Being funny can also be a useful way to point out what is wrong with the world. In fact, Srđa Popović, the former leader of the Serbian youth movement Otpor!, claims “laughtivism” — injecting humor into its protest movements — was one of the main reasons they were able to overthrow President Slobodan Milošević in 2000. (On Milošević’s birthday, for example, Otpor! baked a giant cake, only to carve it up just like he’d disastrously carved up Yugoslavia.) According to Popović, jokes like this made the protesters seem cool and courageous and made Milošević look stupid. As the butt of the joke, he faced a lose-lose situation: He could either allow activists to make fun of him — or risk looking like he couldn’t take a joke.

While most of us aren’t focused on overthrowing despots, that doesn’t mean we can’t benefit from a more personal version of “laughtivism” — using humor to navigate the frustrations and slights we face in our daily lives. Research shows that while people don’t like complainers, they do like humorous complainers — those who manage to vent wittily about bad weather or a terrible customer service experience.

And finally, although science hasn’t proven that laughter is the best medicine, it has shown that humor is a potentially powerful mechanism to deal with physical and psychological pain. Historical records indicate that people facing great suffering, from Holocaust victims to prisoners of war, found humor to be an important way to cope — findings bolstered by laboratory and clinical research. In one especially touching experiment, researchers interviewed a group of widowers six months after the death of their spouses. Those able to smile and laugh about their marriage during this time of lingering sadness had fewer problems with grief and depression in the years that followed.

The science is clear: We’d all benefit from living a more humorous life. But how, exactly, do we do that? It might help to understand what makes things funny in the first place. While deconstructing humor has stumped scholars for millennia, we’re partial to the benign violation theory, a new comedic axiom McGraw developed with his collaborator Caleb Warren and has been testing at the University of Colorado’s Humor Research Lab (HuRL). The theory proposes that people are amused by situations that seem wrong or threatening in some way (i.e., a violation), but are actually okay or safe (i.e., benign). For example, tickling is a harmless physical attack and therefore funny — as long as it’s at the hands of someone you know and trust. And puns misuse language in a way that makes sense — at least to the people who care about language and can understand the joke.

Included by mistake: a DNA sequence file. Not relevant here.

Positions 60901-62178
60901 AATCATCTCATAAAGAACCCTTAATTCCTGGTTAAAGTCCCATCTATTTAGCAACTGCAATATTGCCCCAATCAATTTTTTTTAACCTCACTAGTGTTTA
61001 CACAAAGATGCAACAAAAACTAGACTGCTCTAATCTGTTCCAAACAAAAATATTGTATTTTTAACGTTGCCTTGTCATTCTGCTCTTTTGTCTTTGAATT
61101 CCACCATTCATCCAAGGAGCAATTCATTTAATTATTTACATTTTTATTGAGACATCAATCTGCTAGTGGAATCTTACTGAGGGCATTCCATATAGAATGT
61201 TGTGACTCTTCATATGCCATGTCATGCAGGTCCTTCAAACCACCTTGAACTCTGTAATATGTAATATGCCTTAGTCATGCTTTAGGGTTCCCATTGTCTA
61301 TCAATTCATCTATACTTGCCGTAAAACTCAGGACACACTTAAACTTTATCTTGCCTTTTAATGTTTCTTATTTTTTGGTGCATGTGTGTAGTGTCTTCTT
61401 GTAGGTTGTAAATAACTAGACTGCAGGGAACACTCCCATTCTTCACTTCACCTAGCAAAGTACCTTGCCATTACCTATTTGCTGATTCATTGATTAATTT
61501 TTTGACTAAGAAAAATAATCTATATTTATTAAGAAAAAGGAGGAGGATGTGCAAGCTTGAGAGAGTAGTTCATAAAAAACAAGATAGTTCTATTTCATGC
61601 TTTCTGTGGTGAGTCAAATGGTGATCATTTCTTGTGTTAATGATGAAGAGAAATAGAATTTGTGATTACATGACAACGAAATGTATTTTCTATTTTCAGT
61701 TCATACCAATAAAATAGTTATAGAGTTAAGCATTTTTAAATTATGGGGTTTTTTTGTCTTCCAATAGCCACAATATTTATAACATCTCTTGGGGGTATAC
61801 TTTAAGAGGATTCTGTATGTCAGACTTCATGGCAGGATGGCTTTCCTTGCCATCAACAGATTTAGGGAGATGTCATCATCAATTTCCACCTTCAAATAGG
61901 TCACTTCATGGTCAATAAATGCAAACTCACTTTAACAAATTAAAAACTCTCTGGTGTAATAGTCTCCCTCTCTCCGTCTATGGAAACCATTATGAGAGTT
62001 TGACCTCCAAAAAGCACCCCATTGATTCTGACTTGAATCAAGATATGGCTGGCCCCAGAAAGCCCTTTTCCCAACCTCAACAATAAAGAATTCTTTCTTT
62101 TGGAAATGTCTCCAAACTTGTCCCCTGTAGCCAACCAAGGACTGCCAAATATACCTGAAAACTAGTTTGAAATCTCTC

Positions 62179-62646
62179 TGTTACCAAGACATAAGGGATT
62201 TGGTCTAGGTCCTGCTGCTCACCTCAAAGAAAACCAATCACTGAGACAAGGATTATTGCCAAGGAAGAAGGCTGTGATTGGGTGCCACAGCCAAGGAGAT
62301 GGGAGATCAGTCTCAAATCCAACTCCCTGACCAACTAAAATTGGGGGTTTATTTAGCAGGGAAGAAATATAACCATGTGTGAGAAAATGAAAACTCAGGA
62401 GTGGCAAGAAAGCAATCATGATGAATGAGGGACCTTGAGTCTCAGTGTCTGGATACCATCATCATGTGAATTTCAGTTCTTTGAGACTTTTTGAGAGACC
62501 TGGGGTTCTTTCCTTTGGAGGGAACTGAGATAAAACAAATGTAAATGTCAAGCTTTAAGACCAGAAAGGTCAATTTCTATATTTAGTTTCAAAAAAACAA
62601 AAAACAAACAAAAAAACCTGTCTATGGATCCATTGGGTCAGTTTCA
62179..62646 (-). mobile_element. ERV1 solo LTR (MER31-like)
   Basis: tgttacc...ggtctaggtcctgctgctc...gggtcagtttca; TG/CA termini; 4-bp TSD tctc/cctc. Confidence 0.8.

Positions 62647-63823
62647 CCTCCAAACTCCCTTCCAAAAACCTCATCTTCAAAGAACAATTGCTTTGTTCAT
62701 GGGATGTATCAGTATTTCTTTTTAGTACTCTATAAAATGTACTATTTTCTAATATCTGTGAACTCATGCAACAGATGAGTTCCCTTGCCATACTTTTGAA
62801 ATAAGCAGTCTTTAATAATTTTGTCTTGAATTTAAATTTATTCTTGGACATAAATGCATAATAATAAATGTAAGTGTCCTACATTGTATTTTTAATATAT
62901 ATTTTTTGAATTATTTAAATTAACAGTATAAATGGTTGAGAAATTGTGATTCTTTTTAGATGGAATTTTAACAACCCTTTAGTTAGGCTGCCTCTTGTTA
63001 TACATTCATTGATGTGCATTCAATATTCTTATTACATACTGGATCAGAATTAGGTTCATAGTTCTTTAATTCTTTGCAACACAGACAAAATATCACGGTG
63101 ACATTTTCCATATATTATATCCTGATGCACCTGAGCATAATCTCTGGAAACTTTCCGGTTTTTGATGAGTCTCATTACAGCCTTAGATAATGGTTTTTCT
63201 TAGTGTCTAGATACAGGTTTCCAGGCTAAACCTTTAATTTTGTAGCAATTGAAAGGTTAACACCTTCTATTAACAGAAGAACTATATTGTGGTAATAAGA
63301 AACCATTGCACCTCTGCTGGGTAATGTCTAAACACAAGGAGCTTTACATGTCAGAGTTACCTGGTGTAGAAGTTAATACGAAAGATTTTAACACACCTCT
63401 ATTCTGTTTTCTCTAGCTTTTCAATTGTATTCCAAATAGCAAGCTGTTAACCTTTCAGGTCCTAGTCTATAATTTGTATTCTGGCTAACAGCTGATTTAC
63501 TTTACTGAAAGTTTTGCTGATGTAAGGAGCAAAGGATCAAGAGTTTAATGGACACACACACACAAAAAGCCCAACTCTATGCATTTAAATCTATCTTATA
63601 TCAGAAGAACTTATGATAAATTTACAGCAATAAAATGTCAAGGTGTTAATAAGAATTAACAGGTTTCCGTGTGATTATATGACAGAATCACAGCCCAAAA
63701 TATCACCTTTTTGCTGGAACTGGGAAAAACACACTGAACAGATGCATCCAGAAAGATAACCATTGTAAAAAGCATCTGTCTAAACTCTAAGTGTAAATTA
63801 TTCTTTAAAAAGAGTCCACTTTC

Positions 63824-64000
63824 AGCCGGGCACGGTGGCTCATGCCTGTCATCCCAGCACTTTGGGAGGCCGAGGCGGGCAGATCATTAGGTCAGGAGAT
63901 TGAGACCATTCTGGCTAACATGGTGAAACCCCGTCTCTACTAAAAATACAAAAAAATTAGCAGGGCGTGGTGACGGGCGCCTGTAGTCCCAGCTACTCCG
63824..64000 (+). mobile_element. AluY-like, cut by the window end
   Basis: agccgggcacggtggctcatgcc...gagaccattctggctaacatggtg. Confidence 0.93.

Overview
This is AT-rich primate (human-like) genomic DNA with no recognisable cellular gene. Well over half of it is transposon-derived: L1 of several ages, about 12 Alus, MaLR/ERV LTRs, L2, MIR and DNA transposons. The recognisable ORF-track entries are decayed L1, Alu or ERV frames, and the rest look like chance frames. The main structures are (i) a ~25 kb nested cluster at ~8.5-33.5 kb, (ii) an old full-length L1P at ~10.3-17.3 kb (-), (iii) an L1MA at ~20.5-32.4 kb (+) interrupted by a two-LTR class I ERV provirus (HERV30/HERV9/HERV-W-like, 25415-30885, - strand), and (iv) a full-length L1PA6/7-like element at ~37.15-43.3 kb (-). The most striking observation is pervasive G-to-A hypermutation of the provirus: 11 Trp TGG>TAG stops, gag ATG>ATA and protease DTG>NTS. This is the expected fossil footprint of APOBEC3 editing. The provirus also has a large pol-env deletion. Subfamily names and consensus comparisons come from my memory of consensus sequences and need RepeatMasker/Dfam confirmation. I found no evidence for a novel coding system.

The idea that humor arises from potentially negative experiences, from violations, points to where we should all be looking for more comedic fodder. Mark Twain had it right when he quipped, “The secret source of humor is not joy but sorrow. There is no humor in Heaven.” Paradise is no place for laughs — but a boring meeting, a traffic jam, or a family holiday? Talk about good set-ups.

Even better, transforming these violations into benign violations — finding a way to laugh them — robs these stresses and strains of their bite.

So, if you want to inject more humor into your life, you could go to more comedy clubs or increase your intake of silly movies. That would surely increase your laughs per hour — but we prefer a different approach, one that isn’t dependent on what comedian’s in town or the quality of the latest Will Ferrell flick: Teach yourself to think like a comedian. Take a step back from the faults and foibles of daily life, and find a way to laugh at them. Take what’s wrong, in other words, and find a way to make it okay.

Dr. Peter McGraw, founder of the Humor Research Lab at the University of Colorado Boulder, and Joel Warner, an award-winning journalist, are co-authors of the new book, The Humor Code: A Global Search for What Makes Things Funny, which will be published today by Simon & Schuster.